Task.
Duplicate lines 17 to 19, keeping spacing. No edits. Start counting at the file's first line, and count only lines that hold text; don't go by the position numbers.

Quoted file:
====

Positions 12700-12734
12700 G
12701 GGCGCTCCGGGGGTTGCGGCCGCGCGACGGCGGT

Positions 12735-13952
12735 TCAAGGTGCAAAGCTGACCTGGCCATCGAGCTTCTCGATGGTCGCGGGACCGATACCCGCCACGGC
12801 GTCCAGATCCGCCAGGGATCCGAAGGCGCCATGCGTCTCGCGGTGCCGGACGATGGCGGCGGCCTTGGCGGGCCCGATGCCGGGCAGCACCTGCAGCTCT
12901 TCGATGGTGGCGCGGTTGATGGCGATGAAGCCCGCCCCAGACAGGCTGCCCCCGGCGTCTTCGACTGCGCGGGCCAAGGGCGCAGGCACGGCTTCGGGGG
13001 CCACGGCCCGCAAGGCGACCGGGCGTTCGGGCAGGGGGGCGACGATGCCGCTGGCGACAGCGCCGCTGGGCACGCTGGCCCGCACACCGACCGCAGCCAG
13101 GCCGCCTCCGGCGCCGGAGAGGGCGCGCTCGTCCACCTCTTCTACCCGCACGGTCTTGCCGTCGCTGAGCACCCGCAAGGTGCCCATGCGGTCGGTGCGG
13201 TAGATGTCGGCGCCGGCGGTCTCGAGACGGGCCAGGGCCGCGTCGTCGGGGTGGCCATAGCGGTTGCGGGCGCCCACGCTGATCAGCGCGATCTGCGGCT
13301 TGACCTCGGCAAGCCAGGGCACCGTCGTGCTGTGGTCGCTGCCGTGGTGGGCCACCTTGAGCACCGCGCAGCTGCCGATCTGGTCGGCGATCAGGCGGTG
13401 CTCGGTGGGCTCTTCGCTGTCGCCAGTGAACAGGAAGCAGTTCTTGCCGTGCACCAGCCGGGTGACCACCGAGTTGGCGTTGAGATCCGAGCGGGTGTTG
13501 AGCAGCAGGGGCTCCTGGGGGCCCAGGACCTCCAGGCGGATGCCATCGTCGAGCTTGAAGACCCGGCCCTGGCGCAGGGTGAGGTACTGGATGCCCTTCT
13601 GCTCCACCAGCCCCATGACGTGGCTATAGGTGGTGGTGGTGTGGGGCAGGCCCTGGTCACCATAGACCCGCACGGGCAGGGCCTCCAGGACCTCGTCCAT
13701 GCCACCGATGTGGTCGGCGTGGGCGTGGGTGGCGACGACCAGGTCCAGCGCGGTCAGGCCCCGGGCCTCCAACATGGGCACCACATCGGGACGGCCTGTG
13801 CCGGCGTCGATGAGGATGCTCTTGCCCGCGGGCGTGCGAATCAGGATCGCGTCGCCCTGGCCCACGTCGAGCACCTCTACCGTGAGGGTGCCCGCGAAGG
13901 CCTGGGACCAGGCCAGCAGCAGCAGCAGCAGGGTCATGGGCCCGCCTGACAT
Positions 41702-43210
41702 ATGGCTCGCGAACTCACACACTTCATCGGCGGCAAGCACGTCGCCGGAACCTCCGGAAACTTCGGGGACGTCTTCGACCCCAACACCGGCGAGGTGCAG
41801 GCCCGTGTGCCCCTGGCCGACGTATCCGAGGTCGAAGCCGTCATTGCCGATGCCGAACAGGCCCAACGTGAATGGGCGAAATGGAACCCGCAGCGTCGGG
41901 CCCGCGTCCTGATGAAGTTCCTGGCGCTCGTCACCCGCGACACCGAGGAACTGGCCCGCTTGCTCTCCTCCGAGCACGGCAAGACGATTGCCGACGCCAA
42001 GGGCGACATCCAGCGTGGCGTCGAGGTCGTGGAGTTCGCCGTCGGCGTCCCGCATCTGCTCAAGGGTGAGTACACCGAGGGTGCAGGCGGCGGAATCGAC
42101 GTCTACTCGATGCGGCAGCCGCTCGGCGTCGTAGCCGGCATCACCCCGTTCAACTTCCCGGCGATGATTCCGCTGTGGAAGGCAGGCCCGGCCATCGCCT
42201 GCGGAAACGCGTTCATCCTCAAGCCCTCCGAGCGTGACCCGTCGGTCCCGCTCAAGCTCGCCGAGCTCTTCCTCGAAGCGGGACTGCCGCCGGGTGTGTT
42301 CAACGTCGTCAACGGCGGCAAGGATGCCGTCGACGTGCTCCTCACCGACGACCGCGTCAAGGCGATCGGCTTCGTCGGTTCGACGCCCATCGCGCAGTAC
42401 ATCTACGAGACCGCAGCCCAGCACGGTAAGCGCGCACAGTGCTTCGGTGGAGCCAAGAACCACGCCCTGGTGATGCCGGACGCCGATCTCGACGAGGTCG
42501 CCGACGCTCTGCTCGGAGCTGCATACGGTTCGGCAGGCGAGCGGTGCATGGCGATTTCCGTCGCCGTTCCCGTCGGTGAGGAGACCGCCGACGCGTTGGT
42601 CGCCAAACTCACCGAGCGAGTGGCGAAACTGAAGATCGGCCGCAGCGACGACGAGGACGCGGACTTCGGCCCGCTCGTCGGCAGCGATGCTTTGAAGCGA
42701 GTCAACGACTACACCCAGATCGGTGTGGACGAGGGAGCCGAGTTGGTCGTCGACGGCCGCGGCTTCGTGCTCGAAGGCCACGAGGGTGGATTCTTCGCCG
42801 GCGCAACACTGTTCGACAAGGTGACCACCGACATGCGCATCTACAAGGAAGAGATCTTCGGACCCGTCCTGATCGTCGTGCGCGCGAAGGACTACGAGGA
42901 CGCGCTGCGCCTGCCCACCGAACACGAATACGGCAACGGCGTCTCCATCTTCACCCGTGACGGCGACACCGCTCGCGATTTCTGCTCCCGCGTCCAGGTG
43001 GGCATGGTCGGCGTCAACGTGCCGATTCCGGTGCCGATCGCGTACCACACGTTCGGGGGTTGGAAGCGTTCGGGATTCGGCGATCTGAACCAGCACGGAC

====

13901 CCTGGGACCAGGCCAGCAGCAGCAGCAGCAGGGTCATGGGCCCGCCTGACAT
Positions 41702-43210
41702 ATGGCTCGCGAACTCACACACTTCATCGGCGGCAAGCACGTCGCCGGAACCTCCGGAAACTTCGGGGACGTCTTCGACCCCAACACCGGCGAGGTGCAG